Happy the horse is a hit at Newling Gardens

Newling Gardens has an unofficial “therapy horse” aptly named Happy, who is proving to be a new best friend with residents.

Happy the horse brings back happy memories for resident Kay Harman at Newling Gardens

 

A greying 20-year-old stockhorse with the sweetest disposition, it seems Happy the horse has found his calling and is proving that there is just no horsing around when it comes to the undeniable bond between animals and people.

Once a highly anxious animal that had worn a knee-deep furrow into the ground from nervous pacing around his enclosure, Happy is now the consummate companion.

At a recent visit to the village, he proved to be a patient and gracious receiver of many pats and brought back a flood of childhood memories for residents, many of whom recalled riding a horse to and from school every day.

Village Manager Sue Nelson said: “We wanted to do something that would brighten our residents’ day during the pandemic.”

“Many of this generation were raised on farms around here, and when they got to pat Happy it brought back so many sweet childhood memories of growing up on horseback.

“Some villages have therapy dogs but horses are something many residents here can really relate to. It was wonderful to watch and at times quite emotional.”

Resident and former jackeroo John Campbell, who founded a pony club at Kingstown in New South Wales 30 years ago, said the day was “just like old times’’

“We had a good old chat and pat. It’s been 10 years since I’ve been on a horse.’’

Raised on a station his father managed outside Mungindi in north western NSW, Mr Campbell said he was only three or four when he learnt to ride a pony his family kept in their garden.

“I remember trying to get the pony – which was named Jimmy – to canter around the yard. I did get him to go faster and I went off over the front. My mother yelled out to see if I was ok, and sobbing I yelled back: “Yeah. I’m OK.’’

Another resident, Kay Harman, said Happy’s visit “fondly brought back some very happy memories’’.

“Indeed, it took me back 58 years to 1962,’’ she said. It was that year she learnt to ride a horse while staying at the family home of her best friend in Casino.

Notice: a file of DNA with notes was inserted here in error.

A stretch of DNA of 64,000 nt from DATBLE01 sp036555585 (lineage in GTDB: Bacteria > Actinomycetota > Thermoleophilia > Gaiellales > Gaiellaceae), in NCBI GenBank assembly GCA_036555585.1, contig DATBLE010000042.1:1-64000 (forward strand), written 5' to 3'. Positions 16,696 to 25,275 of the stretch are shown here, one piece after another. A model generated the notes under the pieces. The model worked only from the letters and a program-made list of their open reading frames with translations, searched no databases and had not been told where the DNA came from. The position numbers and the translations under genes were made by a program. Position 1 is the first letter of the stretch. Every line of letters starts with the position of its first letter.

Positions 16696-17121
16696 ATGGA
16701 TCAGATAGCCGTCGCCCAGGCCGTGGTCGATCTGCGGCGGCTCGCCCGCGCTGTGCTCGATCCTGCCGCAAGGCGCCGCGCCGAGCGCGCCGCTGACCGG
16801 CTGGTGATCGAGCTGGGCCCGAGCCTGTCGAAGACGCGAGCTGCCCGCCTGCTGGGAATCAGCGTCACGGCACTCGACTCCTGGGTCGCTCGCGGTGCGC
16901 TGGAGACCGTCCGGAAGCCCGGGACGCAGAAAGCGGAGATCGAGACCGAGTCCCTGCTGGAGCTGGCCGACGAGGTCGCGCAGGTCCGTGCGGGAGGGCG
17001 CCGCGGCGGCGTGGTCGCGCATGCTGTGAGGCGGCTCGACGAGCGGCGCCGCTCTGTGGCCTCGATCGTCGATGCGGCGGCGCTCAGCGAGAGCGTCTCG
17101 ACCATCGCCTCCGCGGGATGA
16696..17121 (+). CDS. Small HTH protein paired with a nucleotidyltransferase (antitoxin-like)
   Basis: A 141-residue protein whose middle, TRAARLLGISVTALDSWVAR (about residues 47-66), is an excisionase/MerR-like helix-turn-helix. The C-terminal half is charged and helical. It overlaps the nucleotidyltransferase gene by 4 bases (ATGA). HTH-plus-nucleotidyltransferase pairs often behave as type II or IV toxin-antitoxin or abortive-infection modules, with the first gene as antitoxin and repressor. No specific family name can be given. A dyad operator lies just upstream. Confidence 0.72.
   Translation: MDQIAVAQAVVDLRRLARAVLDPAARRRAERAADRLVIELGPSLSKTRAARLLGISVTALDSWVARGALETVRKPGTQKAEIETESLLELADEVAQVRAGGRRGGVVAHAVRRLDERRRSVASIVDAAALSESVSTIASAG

Resident Kay Harnan with her horse Cover in 1962

 

She bonded with an ex-racehorse named Cover, pictured.  “You can see what a handsome fellow he was,’’ she said.

“He stood a grand seventeen-and-a-half hands high and at first, I needed to scale the rails to get onto him.

“I had such professional teachers that I soon got the swing of things, mounted with greater ease and he and I bonded well.’’

Happy is one of eight horses from Ms Nelson’s own property, after she purchased him as a two-year-old with some obvious anxiety issues.

“At the time people were asking my husband and me why we were bothering with him and what use he was ever going to be,’’ she said.

“You would never think that to look at him now. He has turned out to be a fantastic horse and is so gentle and friendly that even our grandchildren can ride him.’’

Happy is now being primed for a return visit by popular demand.

Newling Gardens in an integral part of the Armidale community and is well known for its welcoming residents and award-winning gardens. Conveniently located, it is only a short walk from the city centre with its shops, restaurants, hospitals, medical services and sports clubs.

The best way to find out more about village life is to visit one of our communities, meet a few of the residents – both people and pets! And get to know the social and activity calendar.

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